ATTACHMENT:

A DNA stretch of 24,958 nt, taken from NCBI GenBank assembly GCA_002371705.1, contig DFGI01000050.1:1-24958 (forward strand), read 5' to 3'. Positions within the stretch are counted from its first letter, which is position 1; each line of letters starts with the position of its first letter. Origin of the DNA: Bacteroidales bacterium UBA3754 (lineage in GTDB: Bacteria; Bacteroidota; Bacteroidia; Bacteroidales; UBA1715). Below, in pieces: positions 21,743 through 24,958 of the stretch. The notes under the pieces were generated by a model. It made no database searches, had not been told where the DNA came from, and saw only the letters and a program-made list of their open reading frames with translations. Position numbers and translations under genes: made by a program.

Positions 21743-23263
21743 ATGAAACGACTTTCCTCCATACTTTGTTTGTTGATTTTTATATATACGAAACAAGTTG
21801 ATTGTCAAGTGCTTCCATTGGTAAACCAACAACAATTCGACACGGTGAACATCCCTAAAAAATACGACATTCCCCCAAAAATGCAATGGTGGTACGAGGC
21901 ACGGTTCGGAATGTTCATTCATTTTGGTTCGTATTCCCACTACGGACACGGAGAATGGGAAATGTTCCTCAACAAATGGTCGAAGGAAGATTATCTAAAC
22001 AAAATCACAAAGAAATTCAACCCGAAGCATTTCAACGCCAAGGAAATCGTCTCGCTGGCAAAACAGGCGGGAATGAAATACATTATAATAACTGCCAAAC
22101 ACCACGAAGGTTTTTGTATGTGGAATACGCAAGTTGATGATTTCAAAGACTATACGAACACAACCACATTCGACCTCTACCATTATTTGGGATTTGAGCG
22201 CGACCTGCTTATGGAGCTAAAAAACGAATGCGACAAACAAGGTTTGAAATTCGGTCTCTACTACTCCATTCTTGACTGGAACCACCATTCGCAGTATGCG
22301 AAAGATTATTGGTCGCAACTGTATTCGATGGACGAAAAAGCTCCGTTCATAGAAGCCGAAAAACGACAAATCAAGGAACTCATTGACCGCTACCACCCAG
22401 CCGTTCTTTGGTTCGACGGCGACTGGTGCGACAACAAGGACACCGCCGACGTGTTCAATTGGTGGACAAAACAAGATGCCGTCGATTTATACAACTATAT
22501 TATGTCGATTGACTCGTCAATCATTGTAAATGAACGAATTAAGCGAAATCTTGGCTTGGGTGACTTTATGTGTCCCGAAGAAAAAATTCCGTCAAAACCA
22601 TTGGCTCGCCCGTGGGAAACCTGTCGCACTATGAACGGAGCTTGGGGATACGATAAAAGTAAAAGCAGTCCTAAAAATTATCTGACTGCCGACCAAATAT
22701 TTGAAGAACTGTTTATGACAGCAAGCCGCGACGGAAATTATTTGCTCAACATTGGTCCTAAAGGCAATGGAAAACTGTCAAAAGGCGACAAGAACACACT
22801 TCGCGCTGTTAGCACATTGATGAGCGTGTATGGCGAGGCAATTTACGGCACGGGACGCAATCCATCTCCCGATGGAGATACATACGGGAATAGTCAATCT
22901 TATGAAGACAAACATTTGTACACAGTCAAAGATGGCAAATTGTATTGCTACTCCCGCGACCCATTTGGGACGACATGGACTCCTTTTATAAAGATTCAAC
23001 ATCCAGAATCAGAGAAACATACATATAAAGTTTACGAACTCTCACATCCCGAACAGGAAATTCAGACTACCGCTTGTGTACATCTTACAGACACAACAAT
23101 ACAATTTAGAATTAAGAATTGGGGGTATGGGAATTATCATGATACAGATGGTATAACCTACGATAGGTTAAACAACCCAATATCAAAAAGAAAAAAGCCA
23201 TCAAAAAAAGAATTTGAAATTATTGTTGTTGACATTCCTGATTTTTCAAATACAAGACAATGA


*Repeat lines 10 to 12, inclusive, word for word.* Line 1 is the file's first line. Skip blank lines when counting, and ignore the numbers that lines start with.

22401 CCGTTCTTTGGTTCGACGGCGACTGGTGCGACAACAAGGACACCGCCGACGTGTTCAATTGGTGGACAAAACAAGATGCCGTCGATTTATACAACTATAT
22501 TATGTCGATTGACTCGTCAATCATTGTAAATGAACGAATTAAGCGAAATCTTGGCTTGGGTGACTTTATGTGTCCCGAAGAAAAAATTCCGTCAAAACCA
22601 TTGGCTCGCCCGTGGGAAACCTGTCGCACTATGAACGGAGCTTGGGGATACGATAAAAGTAAAAGCAGTCCTAAAAATTATCTGACTGCCGACCAAATAT